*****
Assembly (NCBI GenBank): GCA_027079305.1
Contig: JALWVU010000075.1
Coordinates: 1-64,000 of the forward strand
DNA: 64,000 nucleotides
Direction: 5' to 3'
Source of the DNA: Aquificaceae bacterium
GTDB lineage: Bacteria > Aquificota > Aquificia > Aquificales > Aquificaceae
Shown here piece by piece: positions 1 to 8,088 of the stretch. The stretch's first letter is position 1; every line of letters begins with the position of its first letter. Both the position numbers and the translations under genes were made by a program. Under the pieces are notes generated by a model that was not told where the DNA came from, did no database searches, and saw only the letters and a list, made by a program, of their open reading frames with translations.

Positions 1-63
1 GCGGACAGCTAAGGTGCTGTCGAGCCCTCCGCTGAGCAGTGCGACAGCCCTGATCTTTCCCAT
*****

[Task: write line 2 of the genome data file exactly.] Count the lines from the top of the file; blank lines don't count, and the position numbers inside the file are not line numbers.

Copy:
Contig: JALWVU010000075.1